Skip to content

It’s a hot topic, but what does GDPR really mean for you?

Like a department store Christmas display, we can see the early signs. We know that the General Data Protection Regulation is coming – on 25 May 2018 in fact – but what does this mean for businesses? And how can you ensure compliance?

What is GDPR?

The GDPR is an EU regulation designed to strengthen the protection of personal data. It also addresses the export of personal data outside the EU.

If the UK is leaving the EU, why are we still subject to an EU regulation?

By the time GDPR comes into play next year the UK will not have left the EU, however post-Brexit there’s a common agreement that it will be retained in effect because of the positives for consumer data protection. The regulation will apply if:  

  • the data controller is based in the EU  
  • the data processor is based in the EU  
  • the data subject – the person the personal data relates to – is based in the EU.

Which means GDPR still applies for organisations that are outside the EU, if they are controlling or processing personal data about an EU resident.

What type of organisations will be affected?

The GDPR applies to all organisations that store, process or transfer personal data – this applies then to most businesses and public bodies.

That means you and your organisation must be GDPR compliant.

What do I need to do to prepare?

If you haven’t yet thought about a GDPR plan for your business then now is certainly the time to start. Here are a few tips on getting organised

Identifying the ways your company uses data is certainly a step in the right direction, and it could be a good idea to set up an internal ‘GDPR team’ with a representative from all departments that use data. This will allow you to:

1 | Establish data protection policies
identify all the ways your company handles data and put together policies for data compliance.

2 | Appoint a data protection officer – DPO
if your company is involved in large scale monitoring of individuals’ behaviour or large scale personal data processing of sensitive personal data, or if you work for a public authority, you will need to appoint a DPO. It will be their job to manage all the personal data protection systems and processes the organisation has put in place to protect individuals’ personal data.

3 | Sign up to an approved code of conduct
signing up to one of these isn’t obligatory, but you may want to consider it as a way of demonstrating compliance. They set standards for an organisation to meet in terms of safe personal data processing.

How can I ensure employees within my organisation have the information they need?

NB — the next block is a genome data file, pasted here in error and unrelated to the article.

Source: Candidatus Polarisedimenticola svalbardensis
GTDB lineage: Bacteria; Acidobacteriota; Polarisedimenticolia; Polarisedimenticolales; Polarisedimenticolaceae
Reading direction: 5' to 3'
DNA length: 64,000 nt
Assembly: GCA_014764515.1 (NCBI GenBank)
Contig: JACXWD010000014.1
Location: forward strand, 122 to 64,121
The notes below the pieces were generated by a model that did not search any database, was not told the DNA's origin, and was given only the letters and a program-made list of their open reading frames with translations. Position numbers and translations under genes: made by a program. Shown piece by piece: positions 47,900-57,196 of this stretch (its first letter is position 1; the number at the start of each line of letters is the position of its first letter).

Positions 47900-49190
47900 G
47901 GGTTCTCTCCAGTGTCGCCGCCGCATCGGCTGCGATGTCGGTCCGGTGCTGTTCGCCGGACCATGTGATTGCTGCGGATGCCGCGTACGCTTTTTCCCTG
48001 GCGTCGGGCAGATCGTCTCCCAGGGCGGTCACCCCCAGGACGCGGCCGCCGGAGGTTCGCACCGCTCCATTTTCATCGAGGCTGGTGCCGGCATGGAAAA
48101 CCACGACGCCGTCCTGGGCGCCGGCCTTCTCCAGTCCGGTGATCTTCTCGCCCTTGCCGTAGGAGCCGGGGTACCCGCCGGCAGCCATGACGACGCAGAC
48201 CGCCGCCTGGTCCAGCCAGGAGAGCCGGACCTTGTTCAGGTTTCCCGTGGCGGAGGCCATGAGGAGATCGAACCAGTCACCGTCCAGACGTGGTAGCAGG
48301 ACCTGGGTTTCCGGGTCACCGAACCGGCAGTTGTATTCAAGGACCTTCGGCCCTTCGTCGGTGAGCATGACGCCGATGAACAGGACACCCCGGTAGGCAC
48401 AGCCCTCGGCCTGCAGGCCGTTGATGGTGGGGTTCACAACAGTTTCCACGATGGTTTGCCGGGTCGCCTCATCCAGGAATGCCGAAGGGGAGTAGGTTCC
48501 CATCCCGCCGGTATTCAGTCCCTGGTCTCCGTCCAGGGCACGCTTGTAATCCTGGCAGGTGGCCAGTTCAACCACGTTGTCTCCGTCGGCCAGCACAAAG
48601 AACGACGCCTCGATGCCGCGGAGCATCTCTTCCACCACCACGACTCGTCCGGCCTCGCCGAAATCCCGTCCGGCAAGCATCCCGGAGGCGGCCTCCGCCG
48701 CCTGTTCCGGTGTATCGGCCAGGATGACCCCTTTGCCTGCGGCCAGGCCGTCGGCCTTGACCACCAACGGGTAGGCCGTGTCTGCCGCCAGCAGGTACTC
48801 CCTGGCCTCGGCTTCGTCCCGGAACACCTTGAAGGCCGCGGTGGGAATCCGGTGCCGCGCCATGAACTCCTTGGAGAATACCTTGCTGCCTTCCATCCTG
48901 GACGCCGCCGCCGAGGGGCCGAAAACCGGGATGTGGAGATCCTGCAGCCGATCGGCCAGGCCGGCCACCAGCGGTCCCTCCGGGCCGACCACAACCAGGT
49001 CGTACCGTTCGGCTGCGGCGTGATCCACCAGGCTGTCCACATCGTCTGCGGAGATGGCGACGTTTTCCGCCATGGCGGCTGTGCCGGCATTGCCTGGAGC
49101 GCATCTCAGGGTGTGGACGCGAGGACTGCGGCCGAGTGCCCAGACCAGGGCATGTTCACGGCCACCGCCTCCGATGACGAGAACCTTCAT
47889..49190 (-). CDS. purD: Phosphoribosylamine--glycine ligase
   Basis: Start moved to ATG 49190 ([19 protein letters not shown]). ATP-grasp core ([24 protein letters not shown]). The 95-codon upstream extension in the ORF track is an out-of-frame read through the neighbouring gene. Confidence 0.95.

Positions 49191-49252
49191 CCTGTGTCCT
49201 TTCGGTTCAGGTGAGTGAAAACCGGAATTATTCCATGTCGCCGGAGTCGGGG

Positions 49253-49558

Providing GDPR training ensures all of your staff have the information to understand the GDPR. Learning Pool’s GDPR compliance module demonstrates how your organisation and staff can ensure compliance and avoid heavy penalties. All employees are responsible for compliance, and it’s very important that they’re aware of this. This course will highlight how they can help protect people’s personal data.

Upon completing this course your learners will be able to define the key elements within GDPR, understand the penalties, know the importance of consent, how they play a role and what to do in the event of a personal data breach. Key learning within this module is categorised into five articles focusing on:

1 | The GDPR: what you need to know – the basics of GDPR, why it’s important, and defining personal data, data processor and data controller. This also covers the penalties and consequences of noncompliance.

2 | Data-handling rules – how individuals must give consent for their personal data to be used, guidelines for personal data processing and transfer as well as children’s personal data in the GDPR.

3 | Organisational responsibilities – learners will be able to list an organisation’s responsibilities under the GDPR, be accountable and meet requirements such as appointing a Data Protection Officer.

4 | Data breaches – identifying what a personal data breach is, how they can occur and what to do in the event of a breach under the GDPR.

5 | Quiz – finishing up with a final quiz for the learner, where they will have gathered ‘top tips’ as they progressed through the modules, and can use them to help answer the questions.

Read more from Learning Pool now by visiting our Learn & Connect section.

To find out more about getting your staff ready for GDPR, try our demo module for free.

Learning Pool
gdpr training
general data protection regulation

Got a learning problem to solve?

Get in touch to discover how we can help

CTA background